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People, predators and parasites: Unexpected dynamics of sea lice in Pacific Canada Open Access


Other title
social ecological
sea lice
Type of item
Degree grantor
University of Alberta
Author or creator
Peacock, Stephanie J
Supervisor and department
Martin Krkošek (Ecology and Evolutionary Biology, University of Toronto)
Mark Lewis (Biological Sciences and Mathematical and Statistical Sciences)
Examining committee member and department
Troy Day (Biology and Mathematics and Statistics)
Jens Roland (Biological Sciences)
Rolf Vinebrook (Biological Sciences)
Subhash Lele (Mathematical and Statistical Sciences)
Department of Biological Sciences
Date accepted
Graduation date
Doctor of Philosophy
Degree level
The current rate and extent of human-induced changes to the environment are unprecedented. There is an urgent need to understand and predict the dynamics of coupled human and natural systems so that we can maintain the ecosystem services on which we depend. Temperate coastal regions have experienced a rapid expansion of open-net salmon farming in recent decades. The success of aquaculture depends on maintaining a healthy coastal environment in which to grow fish, but the transition to aquaculture has changed the structure of coastal fish populations and lead to the unexpected emergence of disease in both farmed and wild populations. In particular, sea louse parasites are a persisting problem that threaten the long-term sustainability of salmon farming. In this thesis, I consider the reciprocal interactions between people and parasites and between parasites and predators that mediate sea louse dynamics on farmed salmon and impacts on wild fish populations. Analysis of a simple model for parasites on adjacent salmon farms coupled by dispersal suggested that strict thresholds for parasite abundance requiring management intervention may actually hinder efforts to eradicate sea lice at the regional scale. Model analysis and examination of long-term data on sea lice of farmed and wild salmon from the Broughton Archipelago of British Columbia show that coordinated timing of treatments among farms is more effective at reducing sea lice on farmed salmon for the betterment of wild salmon populations. But assessing the effects of sea lice on migrating wild juvenile salmon is much more complex than accounting for transmission from farms as wild salmon are embedded in an ecosystem and subject to interacting pressure from predation and competition. In the second part of my thesis, I consider how predators may mediate the effect of parasites in multi-host systems. Model analysis and field-based experiments suggest that selective predation on pink salmon and on parasitized prey may result in a parasite-mediated release from predation for chum salmon, a less-desirable prey species. This is contrary to previous research suggesting that parasites increase the predation susceptibility of both juvenile pink and chum salmon and may explain why chum salmon population appear unaffected by sea louse epizootics in the early 2000s while pink salmon populations declined. Throughout this work, I have found that unexpected behaviour can emerge from a combination of factors -- people, predators and parasites -- even when each part seems well understood in isolation. The complexity ecosystems and our role in them is important for ecologists and policy makers to consider as we enter an era of unprecedented human growth and impacts on natural ecosystems.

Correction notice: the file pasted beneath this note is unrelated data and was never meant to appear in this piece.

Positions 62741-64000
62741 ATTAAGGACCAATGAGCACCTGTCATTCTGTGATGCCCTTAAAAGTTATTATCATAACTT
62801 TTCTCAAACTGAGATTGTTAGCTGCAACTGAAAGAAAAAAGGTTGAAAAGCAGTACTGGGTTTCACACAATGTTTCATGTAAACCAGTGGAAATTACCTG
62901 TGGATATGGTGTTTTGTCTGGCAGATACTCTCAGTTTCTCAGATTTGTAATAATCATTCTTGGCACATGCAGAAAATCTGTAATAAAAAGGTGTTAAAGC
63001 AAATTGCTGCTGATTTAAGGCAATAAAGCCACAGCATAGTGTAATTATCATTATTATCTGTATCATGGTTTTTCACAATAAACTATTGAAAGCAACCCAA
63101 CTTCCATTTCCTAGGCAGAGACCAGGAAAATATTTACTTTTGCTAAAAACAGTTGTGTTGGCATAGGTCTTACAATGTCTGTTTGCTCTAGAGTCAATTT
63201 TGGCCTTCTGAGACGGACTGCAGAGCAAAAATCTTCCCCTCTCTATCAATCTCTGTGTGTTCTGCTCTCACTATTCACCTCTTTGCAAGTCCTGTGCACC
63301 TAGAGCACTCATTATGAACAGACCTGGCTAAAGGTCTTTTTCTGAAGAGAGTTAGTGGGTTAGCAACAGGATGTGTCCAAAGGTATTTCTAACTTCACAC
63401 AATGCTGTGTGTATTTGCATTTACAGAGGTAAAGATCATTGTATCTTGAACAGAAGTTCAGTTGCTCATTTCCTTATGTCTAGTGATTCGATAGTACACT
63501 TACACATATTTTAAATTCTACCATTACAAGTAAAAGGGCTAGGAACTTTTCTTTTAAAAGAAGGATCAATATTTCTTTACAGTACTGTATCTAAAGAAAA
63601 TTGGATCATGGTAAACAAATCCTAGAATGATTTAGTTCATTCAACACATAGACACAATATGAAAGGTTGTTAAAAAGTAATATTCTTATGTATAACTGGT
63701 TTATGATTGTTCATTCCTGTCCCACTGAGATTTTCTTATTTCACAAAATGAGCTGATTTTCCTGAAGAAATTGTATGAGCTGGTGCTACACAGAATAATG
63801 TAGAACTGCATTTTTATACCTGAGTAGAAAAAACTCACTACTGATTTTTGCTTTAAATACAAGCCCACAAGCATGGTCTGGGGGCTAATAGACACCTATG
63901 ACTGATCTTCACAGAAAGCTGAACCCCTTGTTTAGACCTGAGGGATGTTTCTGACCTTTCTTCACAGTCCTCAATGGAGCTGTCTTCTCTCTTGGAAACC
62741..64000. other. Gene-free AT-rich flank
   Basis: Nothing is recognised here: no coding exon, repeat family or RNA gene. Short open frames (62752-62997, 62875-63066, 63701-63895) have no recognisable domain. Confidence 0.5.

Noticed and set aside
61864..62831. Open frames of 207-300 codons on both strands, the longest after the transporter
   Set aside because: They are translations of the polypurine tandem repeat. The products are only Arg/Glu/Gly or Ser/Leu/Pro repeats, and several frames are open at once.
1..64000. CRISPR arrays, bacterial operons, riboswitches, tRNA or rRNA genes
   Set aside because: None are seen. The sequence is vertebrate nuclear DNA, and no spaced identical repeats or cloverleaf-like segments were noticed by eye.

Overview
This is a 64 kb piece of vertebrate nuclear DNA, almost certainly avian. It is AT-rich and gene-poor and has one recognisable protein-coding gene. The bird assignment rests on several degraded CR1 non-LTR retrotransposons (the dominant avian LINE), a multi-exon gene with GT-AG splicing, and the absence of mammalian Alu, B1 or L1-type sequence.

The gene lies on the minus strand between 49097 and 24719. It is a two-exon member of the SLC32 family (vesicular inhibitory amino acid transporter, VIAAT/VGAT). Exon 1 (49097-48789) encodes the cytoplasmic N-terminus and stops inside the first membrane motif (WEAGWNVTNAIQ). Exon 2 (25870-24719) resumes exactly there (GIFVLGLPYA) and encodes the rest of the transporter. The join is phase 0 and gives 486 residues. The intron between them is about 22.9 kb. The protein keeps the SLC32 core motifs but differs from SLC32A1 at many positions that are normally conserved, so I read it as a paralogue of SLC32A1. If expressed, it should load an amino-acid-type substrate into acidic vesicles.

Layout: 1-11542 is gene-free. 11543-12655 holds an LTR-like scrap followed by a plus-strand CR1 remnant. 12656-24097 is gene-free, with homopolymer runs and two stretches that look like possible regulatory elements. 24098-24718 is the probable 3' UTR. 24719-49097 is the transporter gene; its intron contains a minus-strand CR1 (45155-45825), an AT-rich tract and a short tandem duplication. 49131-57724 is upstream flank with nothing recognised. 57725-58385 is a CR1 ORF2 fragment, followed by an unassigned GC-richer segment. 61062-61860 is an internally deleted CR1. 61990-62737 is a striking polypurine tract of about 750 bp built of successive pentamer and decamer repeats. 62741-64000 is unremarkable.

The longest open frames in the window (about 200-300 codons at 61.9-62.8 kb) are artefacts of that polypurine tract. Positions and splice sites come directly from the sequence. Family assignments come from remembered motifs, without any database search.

Permission is hereby granted to the University of Alberta Libraries to reproduce single copies of this thesis and to lend or sell such copies for private, scholarly or scientific research purposes only. The author reserves all other publication and other rights in association with the copyright in the thesis and, except as herein before provided, neither the thesis nor any substantial portion thereof may be printed or otherwise reproduced in any material form whatsoever without the author's prior written permission.
Citation for previous publication
Peacock, S. J., Krkošek, M., Proboszcz, S., Orr, C. & Lewis, M. A. 2013. Cessation of a salmon decline with control of parasites. Ecological Applications 23: 606–620.Peacock, S. J., Connors, B. M., Krkošek, M., Irvine, J. R. & Lewis, M. A. 2014. Can reduced predation offset negative effects of sea louse parasites on chum salmon? Proceedings of the Royal Society B: Biological Sciences 281: 20132913.Peacock, S.J., Krkošek, M., Bateman, A.W., Lewis, M. A. Parasitism and food web dynamics of juvenile Pacific salmon. Ecosphere. In Press.

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